March 09, 2012
esculent (adjective)
\ESS-kyuh-lunt\ Hear it!
What does it mean?
: fit to eat
How do you use it?
"The remainder of the garden presented a well-selected assortment of esculent vegetables, in a praiseworthy state of advancement." (Nathaniel Hawthorne, The House of Seven Gables)
Are you a word wiz?

Go on, take a nibble at this question: which of the following would NOT be described with the word "esculent"?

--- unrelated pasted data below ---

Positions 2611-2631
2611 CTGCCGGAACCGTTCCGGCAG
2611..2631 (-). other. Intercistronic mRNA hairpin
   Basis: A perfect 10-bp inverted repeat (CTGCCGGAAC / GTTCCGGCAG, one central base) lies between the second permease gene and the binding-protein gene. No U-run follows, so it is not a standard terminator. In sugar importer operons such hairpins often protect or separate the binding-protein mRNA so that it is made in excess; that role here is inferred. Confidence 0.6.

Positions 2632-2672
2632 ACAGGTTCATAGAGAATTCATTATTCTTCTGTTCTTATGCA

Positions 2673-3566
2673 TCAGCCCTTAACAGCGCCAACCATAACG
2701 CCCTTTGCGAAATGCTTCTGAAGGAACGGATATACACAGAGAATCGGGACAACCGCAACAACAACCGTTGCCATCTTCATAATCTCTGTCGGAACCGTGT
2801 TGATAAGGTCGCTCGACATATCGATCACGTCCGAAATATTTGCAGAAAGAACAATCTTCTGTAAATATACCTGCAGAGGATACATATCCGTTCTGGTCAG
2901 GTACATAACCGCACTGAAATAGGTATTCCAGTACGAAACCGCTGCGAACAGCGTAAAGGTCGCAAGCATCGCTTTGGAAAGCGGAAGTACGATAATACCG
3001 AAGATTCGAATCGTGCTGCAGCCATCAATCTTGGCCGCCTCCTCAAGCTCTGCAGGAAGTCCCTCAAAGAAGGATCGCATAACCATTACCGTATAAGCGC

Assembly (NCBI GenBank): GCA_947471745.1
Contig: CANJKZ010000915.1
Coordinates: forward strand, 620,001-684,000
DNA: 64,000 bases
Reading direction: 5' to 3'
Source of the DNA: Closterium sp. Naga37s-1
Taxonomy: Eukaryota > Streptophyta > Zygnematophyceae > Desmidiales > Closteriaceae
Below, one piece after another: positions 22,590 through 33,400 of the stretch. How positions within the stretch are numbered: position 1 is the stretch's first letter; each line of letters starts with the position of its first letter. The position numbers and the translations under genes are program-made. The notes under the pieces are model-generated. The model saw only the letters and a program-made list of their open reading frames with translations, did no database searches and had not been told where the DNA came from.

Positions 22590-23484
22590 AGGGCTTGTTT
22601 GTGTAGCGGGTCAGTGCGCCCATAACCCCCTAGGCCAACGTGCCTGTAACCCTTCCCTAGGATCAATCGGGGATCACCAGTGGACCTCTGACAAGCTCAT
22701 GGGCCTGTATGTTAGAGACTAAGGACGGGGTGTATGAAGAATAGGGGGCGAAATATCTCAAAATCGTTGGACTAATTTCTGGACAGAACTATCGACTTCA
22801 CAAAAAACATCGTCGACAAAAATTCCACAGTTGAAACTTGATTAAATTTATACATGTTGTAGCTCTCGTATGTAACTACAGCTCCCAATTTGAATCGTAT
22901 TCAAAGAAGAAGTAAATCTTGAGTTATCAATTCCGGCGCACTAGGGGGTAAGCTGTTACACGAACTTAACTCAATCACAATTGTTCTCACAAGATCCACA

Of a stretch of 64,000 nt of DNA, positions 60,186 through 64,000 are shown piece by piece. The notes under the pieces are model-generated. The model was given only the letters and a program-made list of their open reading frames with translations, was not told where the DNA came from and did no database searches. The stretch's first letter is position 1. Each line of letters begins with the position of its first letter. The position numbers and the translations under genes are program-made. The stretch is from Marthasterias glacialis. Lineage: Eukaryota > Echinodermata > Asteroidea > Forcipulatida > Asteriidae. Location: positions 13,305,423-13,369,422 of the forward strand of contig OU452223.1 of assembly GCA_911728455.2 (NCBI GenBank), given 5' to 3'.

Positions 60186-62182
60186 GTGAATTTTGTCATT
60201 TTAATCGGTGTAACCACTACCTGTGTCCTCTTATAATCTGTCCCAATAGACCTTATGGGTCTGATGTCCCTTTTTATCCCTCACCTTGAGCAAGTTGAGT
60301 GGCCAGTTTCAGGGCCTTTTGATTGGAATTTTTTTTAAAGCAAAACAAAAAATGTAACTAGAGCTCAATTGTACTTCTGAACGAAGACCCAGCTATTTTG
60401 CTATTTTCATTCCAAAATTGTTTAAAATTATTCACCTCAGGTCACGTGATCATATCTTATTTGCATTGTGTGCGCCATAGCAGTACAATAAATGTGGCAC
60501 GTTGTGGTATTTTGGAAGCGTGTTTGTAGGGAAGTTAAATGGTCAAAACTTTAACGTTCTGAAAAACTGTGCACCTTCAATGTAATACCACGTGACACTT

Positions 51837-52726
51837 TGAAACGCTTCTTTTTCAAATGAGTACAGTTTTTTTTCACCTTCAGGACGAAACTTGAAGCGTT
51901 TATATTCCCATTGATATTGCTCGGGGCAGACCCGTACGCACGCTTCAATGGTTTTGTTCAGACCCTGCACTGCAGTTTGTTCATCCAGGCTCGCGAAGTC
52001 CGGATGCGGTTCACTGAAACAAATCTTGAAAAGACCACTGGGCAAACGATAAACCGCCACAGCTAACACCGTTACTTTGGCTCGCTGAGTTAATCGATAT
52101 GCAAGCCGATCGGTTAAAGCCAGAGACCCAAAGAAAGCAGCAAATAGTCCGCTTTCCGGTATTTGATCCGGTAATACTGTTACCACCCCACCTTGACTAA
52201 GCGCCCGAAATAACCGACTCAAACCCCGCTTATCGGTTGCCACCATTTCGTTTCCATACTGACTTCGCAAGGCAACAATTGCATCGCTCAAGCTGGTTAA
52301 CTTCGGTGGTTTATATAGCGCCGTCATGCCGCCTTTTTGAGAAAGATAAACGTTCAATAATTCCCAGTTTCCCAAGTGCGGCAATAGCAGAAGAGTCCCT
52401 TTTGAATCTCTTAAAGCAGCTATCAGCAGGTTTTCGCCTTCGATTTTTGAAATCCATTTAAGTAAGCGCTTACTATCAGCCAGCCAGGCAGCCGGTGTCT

If C gave your stomach a turn, you chose wisely. Green tomatoes aren't as popular as red ones, but they are suitable to eat, as are all the items except the peach pit. English has other words to describe something that's fit to eat. One is "comestible" and another is the much more common "edible." Besides their meaning, these words have something else in common: all three trace back to the Latin word "edere," meaning "to eat." "Comestible" is the oldest; it's been around since the 1400s. "Edible" came next, arriving in the late 1500s. "Esculent" is the newest. It first appeared in the early 1600s.
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